The Last Word (For Now) on the Technics SL-1000R Tonearm

The amount of faux "controversy" surrounding the 10" arm Technics will supply with its upcoming SL-1000R turntable bordered on the absurd. Much of it centered on the pivot to spindle distance and effective length. It all began when the 'table arrived and the spec sheet listed the effective length as 239mm. That didn't make sense to me because that would be the effective length of a 9" arm!

So I measured the pivot to spindle distance and it was 239mm. Add the 15mm overhang and the actual effective length of the arm was actually 254mm. It turns out that Technics uses the term "effective length" to describe the actual length that's normally defined as the pivot-to-spindle distance! To its credit Technics has changed its specification nomenclature to avoid future confusion.

In the meantime, my friend and mentor Wally Malewicz has take the time to prepare the above chart that hopefully will clarify many of the faux controversies under the previous SL-1000R story. The chart shows you (reading from right to left) the null points and % distortion when setting up the SL-1000R using various alignments. As you can see, both the "new" Technics alignment and Stevenson alignment produce the lowest distortion at the inner groove area and therefore if you play mostly older records that tended to be cut closer to the label, there's a benefit to using either of those, though as you can clearly see, distortion throughout most of the record is considerably higher than with either Lofgren A or B.

Also obvious is that if you play mostly newer records that are not generally cut close to the label, you are much better off aligning using either Lofgren A or B. When I chose to not use the Technics overhang gauge and instead used the WallyTractor, of course the overhang was different than the result using the Technics gauge, but it's what I prefer: lower distortion throughout most of the record, with higher distortion at the end, but not really a problem on modern records.

Which alignment you choose to use is up to you! Arguing over it is just plain stupid and a total waste of time!

Tom L's picture

...for this final clarification. Getting the correct numbers and interpretation from Technics is surely easier and less destructive than my Ball Peen Method.

volvic's picture

Before silviajulieta chimes in and fills up this page with his theories. I say by tonight.

Michael Fremer's picture
Just lost power in blizzard and posting this thanks to battery back up but that won't last long!
misterc59's picture

Patience, perhaps not a regular follower, on vacation, or as I like to think, this person uses the "shotgun" approach in choosing which website to enlighten next...:)


Cam08529's picture

explains it perfectly. I have read articles explaining the differences in alignment methods but have never seen a pictorial explanation better than Wally’s graph. Personally I’ll pick the curve drawn with my favorite color blue, but to each his own.

silviajulieta's picture

Mr. Fremer: Sorry but still something wrong. Look this is what you stated in the original thread where you measured the P2S distance using the smart-tractor:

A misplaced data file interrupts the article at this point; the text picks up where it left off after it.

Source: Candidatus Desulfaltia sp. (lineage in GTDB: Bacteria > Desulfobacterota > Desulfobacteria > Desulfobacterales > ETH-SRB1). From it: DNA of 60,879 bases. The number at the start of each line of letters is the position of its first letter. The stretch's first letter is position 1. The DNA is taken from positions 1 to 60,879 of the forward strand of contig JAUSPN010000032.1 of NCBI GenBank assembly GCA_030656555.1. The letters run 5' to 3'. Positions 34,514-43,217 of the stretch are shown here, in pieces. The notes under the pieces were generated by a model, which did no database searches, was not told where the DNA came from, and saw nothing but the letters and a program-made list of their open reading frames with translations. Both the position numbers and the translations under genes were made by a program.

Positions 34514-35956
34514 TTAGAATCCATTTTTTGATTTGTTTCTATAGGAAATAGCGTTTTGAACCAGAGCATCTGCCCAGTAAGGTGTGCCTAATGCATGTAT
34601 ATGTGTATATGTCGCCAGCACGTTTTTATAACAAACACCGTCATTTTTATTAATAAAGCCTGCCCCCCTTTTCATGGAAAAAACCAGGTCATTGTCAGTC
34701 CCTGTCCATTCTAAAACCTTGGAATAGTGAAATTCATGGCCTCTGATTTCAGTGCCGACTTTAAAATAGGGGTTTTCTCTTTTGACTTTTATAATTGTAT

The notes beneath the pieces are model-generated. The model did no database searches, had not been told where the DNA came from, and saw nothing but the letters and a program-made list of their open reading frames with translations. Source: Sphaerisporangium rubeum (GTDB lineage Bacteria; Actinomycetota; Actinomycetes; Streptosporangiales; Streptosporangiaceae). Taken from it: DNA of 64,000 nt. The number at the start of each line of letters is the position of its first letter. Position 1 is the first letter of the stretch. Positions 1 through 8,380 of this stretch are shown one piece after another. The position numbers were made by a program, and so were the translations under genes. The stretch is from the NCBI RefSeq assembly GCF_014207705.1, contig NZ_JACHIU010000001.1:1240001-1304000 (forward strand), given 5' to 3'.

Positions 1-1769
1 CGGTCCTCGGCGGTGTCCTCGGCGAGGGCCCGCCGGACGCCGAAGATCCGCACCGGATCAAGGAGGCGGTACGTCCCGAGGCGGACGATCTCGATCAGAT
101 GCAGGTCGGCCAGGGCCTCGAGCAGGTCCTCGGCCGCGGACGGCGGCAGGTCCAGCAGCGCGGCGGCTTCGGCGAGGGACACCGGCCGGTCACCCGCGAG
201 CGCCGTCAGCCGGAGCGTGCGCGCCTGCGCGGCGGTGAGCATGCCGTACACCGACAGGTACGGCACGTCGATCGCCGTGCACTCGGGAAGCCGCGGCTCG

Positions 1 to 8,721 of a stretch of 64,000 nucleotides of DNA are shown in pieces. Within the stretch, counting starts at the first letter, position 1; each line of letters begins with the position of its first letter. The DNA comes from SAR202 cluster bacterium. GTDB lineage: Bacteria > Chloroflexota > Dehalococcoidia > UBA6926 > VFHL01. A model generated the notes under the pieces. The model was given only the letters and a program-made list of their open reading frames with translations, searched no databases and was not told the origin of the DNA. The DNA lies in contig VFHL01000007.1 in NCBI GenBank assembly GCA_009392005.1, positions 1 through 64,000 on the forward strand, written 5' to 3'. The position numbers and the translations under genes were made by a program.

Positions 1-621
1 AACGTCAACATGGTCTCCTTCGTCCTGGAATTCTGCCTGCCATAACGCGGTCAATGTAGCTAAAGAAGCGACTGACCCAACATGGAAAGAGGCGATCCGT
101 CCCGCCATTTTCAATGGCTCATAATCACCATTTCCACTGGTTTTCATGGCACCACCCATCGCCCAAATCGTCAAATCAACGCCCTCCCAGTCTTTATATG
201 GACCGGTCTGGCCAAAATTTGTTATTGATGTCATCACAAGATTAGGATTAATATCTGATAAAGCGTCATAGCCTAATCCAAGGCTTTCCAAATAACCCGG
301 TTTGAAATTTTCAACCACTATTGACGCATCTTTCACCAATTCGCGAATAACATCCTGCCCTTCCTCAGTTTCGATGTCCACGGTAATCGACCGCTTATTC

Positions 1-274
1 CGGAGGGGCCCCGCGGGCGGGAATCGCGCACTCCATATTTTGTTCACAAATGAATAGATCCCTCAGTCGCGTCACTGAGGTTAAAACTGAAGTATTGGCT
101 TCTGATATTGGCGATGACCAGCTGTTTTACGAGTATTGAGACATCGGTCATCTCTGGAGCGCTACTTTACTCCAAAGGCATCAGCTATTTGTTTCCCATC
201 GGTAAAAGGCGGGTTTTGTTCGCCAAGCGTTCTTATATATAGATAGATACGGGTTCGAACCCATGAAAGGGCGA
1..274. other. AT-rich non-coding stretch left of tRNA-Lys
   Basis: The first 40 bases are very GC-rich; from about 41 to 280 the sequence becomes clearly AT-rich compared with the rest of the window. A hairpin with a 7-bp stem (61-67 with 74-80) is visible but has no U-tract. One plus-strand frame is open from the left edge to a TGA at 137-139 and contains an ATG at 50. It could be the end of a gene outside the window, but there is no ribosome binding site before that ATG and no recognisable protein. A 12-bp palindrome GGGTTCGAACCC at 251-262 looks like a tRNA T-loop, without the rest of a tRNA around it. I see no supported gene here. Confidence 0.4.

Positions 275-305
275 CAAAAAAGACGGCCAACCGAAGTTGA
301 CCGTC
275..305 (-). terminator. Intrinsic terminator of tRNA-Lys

""" The measured number plus the 17mm overhang spec produced an effective length of 254mm """

that's means that the P2S distance that you measured was: 237mm and not 239mm as you posted here. 237 + 17 = 254 239 + 17 = 256

In the original thread I posted this:

In the other side you measured the pivot to spindle distance as 237 mm and this is the only true parameter you have on hand """

and the only true parameter I had on hand too and where I works with, not 239mm.

The chart here is wrong because the P2S is false and because japanese manufacturers normally don't use IEC standard as this chart.

Exist what japanese name it " typical " standard and with that measured ( 237mm. ) true P2S and the normal japanese Stevenson A the results are:

P2S 237mm overhang 15.26mm offset angle 21.08° EL 252.26

All in all does not appears that 254mm. That spec sheet seems to me is not totally correct.

I think you need to have again on hand that TT to measures again that P2S distance that's the only true parameter to make calculations. This P2S distance can't change because the tonearms in those models are fixed and we can't change its position. So, the EL will be according the kind of alignment and standard we choose forn calculations or even to have a custom alignment as the one Wally " forced " in that chart.

Using that " typical " standard along Stevenson A is what gaves the nearest ( not customed. ) numbers to the original Technics specs of 15mm and 21°.

Mathematics manipulations as the " Tech new " makes no sense because it's not what japanese manufacturers did it or does it. Manipulation is simmilar of what unidin did it: remember?


Irrational's picture

silviajulieta, if Mr. Fremer is incapable of doing basic math, I see no reason to assume he can read a value and accurately transfer it to one of his stories.

Mr. Fremer, please choose one and only one of the following:
a) Change 239 to 237
b) Change 17 to 15
c) Change 254 to 256
d) Explain your use of the equation: Effective Length = PivotToSpindle + Overhang – 2.

I suspect your power outage is penance for claiming 239 + 17 = 254 in three stories.

Irrational's picture